Tuesday, September 13, 2011

The Cost of Educational Reform in Chile

El Chileno: A partir de hoy a las 10 horas: Reunión del ejecutivo con estudiantes
FT: Business Braced for Chile Tax Rise
MercoPress: Chilean Students Will Assess Piñera Road Map for Education Reform Before Next Meeting
The Nation: Demanding Economic and Educational Reform in Chile
Santiago Times: Chilean Students Set to Reject Government’s Proposed Working Groups

For over three months, Chilean president Sebastián Piñera has stood firm against students, educators, and parents seeking university-level educational reform in Chile. Although Chile has the highest per capita income in Latin America, it also has the most uneven socioeconomic distribution thanks, in part, to its dysfunctional private educational system. Because of the high cost of private education and high interest rates on education loans, many Chileans have been unable to afford an education, and others who have pursued their education have had to take on enormous amounts of debt. Even those students who can pay for a private education are not necessarily getting their money’s worth. The quality of Chile’s educational system is low, due partly to corrupt school administrators at direct-grant schools (private institutions that receive some state funding) pocketing and misusing state funds. To address these disparities in access and quality, protestors are demanding that the state provide “free and equal quality education for all.”

President Piñera’s approval rating has steadily declined as he has continued his resistance to educational reform. Just last week, he finally agreed to hold talks with the student protestors, a move some observers speculate was motivated by a desire to improve his popularity for the upcoming election cycle. President Piñera has offered to increase grants and decrease the interest rate on student loans to help students pay the costs of private universities, but he has adamantly refused to provide free education for all Chileans. Commentators have observed that President Piñera is a free-market conservative who believes that the government should not interfere in relations between buyers and sellers. He does not view education as a right to which all Chileans are entitled, but rather as a good that private vendors sell to those who can afford to pay the price.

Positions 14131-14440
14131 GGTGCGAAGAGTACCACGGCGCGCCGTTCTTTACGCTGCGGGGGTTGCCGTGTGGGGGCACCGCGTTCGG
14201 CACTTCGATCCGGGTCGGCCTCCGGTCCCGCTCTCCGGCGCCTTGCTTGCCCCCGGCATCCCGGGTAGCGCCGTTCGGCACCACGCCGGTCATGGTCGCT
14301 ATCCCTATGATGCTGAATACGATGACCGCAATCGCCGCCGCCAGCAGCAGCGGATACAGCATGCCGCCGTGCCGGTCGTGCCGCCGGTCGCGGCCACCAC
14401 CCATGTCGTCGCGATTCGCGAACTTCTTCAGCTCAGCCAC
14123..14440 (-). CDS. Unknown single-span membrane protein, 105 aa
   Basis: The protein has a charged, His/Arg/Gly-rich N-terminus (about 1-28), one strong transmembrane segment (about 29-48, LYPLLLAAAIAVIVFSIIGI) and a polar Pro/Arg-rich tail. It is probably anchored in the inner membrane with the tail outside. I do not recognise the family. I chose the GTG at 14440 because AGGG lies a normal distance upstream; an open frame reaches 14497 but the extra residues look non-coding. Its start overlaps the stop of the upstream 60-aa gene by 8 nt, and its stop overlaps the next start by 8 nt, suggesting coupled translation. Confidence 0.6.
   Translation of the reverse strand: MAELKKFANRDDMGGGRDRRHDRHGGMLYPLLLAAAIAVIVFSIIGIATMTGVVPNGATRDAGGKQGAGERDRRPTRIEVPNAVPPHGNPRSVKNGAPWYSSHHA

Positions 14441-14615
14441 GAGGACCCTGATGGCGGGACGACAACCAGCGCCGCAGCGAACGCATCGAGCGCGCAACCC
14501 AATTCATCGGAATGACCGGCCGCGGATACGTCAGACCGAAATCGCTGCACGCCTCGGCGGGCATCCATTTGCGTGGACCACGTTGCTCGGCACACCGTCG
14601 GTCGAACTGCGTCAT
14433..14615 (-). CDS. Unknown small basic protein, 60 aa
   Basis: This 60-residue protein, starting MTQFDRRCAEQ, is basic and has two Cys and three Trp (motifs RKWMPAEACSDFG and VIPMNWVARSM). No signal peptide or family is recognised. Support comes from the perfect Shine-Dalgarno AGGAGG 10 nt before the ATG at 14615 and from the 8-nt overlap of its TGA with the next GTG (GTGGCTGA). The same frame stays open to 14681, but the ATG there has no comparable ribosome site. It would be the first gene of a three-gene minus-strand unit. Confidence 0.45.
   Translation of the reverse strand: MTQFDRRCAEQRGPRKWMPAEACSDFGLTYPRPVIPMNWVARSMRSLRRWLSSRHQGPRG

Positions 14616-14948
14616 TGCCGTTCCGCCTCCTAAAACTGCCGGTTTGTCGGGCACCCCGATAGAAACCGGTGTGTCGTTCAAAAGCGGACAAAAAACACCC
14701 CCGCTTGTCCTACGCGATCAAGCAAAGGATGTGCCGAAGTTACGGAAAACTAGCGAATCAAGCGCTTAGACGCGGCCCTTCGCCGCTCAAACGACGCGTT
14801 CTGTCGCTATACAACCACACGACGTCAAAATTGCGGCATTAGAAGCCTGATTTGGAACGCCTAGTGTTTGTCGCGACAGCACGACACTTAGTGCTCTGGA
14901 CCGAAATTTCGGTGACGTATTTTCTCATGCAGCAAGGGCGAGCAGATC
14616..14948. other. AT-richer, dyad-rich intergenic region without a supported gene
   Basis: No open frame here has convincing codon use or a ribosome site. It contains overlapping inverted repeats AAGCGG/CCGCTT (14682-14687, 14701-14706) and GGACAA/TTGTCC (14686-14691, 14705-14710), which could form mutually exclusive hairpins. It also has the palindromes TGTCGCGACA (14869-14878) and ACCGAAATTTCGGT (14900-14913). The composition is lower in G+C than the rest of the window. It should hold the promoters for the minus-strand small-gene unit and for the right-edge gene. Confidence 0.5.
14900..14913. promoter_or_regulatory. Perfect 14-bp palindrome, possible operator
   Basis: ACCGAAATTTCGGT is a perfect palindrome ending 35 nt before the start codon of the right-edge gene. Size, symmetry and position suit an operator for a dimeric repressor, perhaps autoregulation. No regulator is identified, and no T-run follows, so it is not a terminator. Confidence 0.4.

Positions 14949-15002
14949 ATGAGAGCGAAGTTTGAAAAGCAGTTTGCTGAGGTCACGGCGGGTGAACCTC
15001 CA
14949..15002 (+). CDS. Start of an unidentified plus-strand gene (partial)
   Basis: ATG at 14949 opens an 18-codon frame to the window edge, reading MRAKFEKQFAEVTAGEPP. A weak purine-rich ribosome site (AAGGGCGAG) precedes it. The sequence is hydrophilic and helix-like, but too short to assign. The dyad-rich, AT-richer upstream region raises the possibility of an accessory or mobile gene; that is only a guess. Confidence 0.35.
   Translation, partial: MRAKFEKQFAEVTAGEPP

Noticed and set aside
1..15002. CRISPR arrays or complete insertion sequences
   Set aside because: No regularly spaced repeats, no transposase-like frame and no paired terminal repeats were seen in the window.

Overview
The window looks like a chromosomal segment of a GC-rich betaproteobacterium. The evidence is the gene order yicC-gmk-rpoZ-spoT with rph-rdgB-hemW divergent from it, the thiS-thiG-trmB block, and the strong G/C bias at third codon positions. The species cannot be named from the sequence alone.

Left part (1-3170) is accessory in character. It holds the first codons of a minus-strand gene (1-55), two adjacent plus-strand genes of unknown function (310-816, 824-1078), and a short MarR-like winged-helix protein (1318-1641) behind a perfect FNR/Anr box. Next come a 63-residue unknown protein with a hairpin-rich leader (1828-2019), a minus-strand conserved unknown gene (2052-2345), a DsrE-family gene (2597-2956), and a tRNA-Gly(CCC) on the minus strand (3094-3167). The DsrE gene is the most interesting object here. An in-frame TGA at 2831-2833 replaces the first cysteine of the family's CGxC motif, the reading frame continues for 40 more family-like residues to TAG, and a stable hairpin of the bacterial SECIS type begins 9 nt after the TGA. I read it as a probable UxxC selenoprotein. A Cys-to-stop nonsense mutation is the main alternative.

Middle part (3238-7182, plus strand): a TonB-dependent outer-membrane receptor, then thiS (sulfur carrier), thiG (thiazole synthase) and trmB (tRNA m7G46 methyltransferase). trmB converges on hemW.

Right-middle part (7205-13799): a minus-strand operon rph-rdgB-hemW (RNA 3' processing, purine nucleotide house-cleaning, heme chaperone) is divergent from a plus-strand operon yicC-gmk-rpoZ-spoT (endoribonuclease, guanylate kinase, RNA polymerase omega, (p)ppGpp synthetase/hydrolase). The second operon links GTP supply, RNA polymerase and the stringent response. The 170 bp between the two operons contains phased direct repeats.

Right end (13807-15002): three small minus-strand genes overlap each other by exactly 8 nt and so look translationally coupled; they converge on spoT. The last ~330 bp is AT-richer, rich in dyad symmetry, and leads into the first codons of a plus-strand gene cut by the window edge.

In all likelihood, President Piñera will compromise by proposing initiatives that support a “mixed” educational system of public and private institutions. However, financing public education would require a redistribution of resources, including potentially investing profits from direct-grant schools into public education. The government fears that such redistribution would encourage waste as it fears that state-funded institutions are more likely to misuse public funds than are private institutions.

In addition to redistributing current profits, the Chilean government must also find new sources of revenue to pay for any new educational programs. New taxes are the most obvious potential source for funds, but the Chilean mining industry (the nation’s largest industry) worries that it will bear the brunt of the cost. After last year’s increase in mining royalties, mining companies currently pay about $11 billion in taxes, which is a quarter of the government’s total revenue. However, Chile still taxes mining companies at a lower rate than many other countries. Neighboring Peru, for example, imposed a new mining royalty last month that will add an additional $1.1 billion in costs to mining companies each year. Mining companies in Chile hope to avoid a similar fate.

Student activists and other concerned citizens feel that President Piñera’s proposed measures do not go far enough to remedy educational disparity in Chile. Therefore, student leaders have openly rejected the president’s offer to work together with the government to achieve reform. Critics believe that without more input from students and educators, governmental reform will preserve the inequalities of privatized education in Chile and continue to encourage profiteering by direct-grant schools. Despite President Piñera’s attempt to address the students’ concerns, his efforts may be too little, too late as far as his own re-election is concerned. Unless President Piñera and the activists agree on educational reform, educational disparity in Chile will continue to affect its development.

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